Saturday, October 14, 2017

Adam Ruins the Suburbs: a review

This video clip is an EXCELLENT short explanation of a complex social problem: systemic racism in American housing and public education.

As a white person who has lived the majority of my life in suburban Kansas City, from 1977 to today, what's most fascinating to me is the trend of white gentrification occurring in some areas of downtown Kansas City while the suburban neighborhood where I live has evolved into a diverse community of Whites, Latinos, African-Americans, and lots of interracial families. When I was a kid, it was the opposite: mostly white kids lived in the suburbs and mostly non-white folks lived in downtown Kansas City.

I love seeing the mix of diverse kids at my daughter's suburban public school. It's so different than my public school experience in the 70s and 80s where my first encounter with a black kid at school was in sixth grade. 1982.

When my friend invited me for a sleepover at her apartment, I met her mom, who was just as white as my own mother. I asked where her father was, and all she said was that she never knew him and her mom wouldn't talk about him. So this black friend of mine, turns out, is actually biracial, and she didn't grow up around her black family or experience living in a black community. In fact, she was kinda racist. Or, maybe not racist, but self-loathing. She would make comments about how she wished she had pretty, straight blonde hair like me. For the record: I did not have blonde hair in sixth grade. It was brown. Not even "dishwater blonde" as my mom described my hair when I was younger. But for some reason my friend insisted that I had blonde hair. I didn't care. I'd say things like, "I don't know what's the big deal about my hair. Your hair is pretty, too" but she never seemed to hear me. I realize now that it was my white privilege that allowed me to not "know what's the big deal about my hair." Actually, I even knew then. I was telling what my mom would call a "white lie" meaning that I was lying, yes, but only to protect someone's feelings from getting hurt. White lie. What a stupid term. How woven into the fabric of our daily lives is systemic racism.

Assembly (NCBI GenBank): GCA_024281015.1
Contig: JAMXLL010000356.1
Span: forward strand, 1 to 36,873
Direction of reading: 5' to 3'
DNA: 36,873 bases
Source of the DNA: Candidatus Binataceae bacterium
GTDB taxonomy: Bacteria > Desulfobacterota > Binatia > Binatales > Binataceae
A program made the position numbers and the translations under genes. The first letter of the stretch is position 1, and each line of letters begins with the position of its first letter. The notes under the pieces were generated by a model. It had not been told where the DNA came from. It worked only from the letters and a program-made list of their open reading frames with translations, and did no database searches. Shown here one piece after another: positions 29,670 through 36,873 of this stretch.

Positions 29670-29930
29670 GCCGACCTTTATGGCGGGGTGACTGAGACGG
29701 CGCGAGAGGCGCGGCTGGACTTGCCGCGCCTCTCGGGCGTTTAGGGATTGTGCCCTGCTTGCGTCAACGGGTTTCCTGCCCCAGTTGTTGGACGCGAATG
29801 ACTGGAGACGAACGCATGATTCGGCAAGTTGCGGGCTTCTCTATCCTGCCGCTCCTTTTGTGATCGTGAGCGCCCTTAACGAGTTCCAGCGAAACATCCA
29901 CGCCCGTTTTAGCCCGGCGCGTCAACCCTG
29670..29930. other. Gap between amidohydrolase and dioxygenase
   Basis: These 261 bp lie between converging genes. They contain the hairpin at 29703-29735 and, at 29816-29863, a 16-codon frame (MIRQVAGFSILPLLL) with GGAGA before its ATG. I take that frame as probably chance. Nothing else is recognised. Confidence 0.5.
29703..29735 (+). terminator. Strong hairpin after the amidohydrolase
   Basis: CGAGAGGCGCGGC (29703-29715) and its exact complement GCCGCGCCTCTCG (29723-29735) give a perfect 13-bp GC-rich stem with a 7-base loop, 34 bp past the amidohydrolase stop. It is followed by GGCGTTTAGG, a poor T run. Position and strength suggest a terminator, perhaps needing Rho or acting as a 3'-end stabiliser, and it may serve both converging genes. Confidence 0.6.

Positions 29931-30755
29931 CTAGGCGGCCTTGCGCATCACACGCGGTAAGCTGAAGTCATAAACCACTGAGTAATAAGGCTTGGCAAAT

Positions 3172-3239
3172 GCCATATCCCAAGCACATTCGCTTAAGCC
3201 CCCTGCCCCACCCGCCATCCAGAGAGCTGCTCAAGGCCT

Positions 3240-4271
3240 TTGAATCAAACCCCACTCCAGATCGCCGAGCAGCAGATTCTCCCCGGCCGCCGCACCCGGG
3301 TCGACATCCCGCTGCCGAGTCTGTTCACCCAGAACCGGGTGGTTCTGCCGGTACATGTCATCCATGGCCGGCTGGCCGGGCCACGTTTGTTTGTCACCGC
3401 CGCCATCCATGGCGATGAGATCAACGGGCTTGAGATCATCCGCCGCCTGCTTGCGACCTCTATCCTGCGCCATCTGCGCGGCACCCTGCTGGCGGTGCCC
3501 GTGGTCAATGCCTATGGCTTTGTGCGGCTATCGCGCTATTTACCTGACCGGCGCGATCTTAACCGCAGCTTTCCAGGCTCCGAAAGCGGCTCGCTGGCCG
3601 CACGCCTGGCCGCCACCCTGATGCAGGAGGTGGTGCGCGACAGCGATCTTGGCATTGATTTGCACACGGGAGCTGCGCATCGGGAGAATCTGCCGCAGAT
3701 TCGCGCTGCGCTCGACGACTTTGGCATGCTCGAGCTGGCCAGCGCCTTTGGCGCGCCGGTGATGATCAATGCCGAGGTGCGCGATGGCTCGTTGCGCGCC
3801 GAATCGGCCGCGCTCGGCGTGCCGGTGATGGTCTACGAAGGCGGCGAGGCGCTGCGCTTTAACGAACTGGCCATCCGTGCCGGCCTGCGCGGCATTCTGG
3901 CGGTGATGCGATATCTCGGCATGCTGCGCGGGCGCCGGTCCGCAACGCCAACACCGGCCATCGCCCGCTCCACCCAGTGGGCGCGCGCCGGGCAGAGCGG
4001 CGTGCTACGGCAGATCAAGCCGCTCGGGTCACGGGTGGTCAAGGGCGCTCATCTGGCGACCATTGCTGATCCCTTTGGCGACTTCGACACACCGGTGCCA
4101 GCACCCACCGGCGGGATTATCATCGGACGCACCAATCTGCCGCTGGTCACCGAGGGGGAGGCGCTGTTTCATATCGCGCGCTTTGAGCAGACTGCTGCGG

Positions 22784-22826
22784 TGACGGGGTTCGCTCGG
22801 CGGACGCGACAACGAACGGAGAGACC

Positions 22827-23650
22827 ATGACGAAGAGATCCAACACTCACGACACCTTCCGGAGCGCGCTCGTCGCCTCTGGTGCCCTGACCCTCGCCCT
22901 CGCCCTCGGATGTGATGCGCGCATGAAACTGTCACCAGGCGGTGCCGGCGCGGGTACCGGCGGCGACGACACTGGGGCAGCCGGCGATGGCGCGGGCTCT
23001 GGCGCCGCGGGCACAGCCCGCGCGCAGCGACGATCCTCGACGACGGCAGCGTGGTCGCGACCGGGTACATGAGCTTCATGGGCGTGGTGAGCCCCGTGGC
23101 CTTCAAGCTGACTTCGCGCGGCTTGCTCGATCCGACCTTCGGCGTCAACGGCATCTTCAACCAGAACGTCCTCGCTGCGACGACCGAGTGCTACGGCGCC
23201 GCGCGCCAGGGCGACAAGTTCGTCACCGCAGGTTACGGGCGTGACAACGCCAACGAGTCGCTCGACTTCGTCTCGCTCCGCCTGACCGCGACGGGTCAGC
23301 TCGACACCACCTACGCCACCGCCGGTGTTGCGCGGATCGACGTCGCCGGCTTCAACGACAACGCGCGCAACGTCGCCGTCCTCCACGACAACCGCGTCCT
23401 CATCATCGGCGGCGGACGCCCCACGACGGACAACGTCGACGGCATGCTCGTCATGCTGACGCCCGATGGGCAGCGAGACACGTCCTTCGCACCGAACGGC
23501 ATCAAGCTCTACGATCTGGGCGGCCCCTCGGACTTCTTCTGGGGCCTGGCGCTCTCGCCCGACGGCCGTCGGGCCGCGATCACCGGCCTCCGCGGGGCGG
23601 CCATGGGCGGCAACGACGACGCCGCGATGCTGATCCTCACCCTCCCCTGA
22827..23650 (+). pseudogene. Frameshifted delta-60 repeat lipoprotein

My friend and I lost touch after my family moved to another suburb and I switched schools. We ran into each other four years later, when we were sophomores in high school. 1986. My friend pulled out her wallet and showed me a picture of a brown-headed, smiling toddler.

"That's my daughter. She's almost three. Her daddy's really nice to me. And, look! She has blonde hair!"

I was horrified. I didn't know what to say. Almost three? So, my friend had a baby when she was thirteen? Can a thirteen year old consent to sex? All I knew is that whenever someone who seemed to me to be too young to have a child would get pregnant, my mom would say, "Well, Mary was young when she had Jesus. That's how it was back in those days."

Back in those days? You mean now.

Those days. Not so long ago.

Our society is as imperfect as it is ever-evolving. My daughter is going to school with and growing up around kids from all kinds of cultures within our mainstream society. It's the best education I can give her. Demographics show that some of my white neighbors have decided to move out south or west, or to downtown Kansas City. In reports where they are asked why, they inevitbly say so they can live in "a better neighborhood."

A better neighborhood? What on earth do you think they mean by that?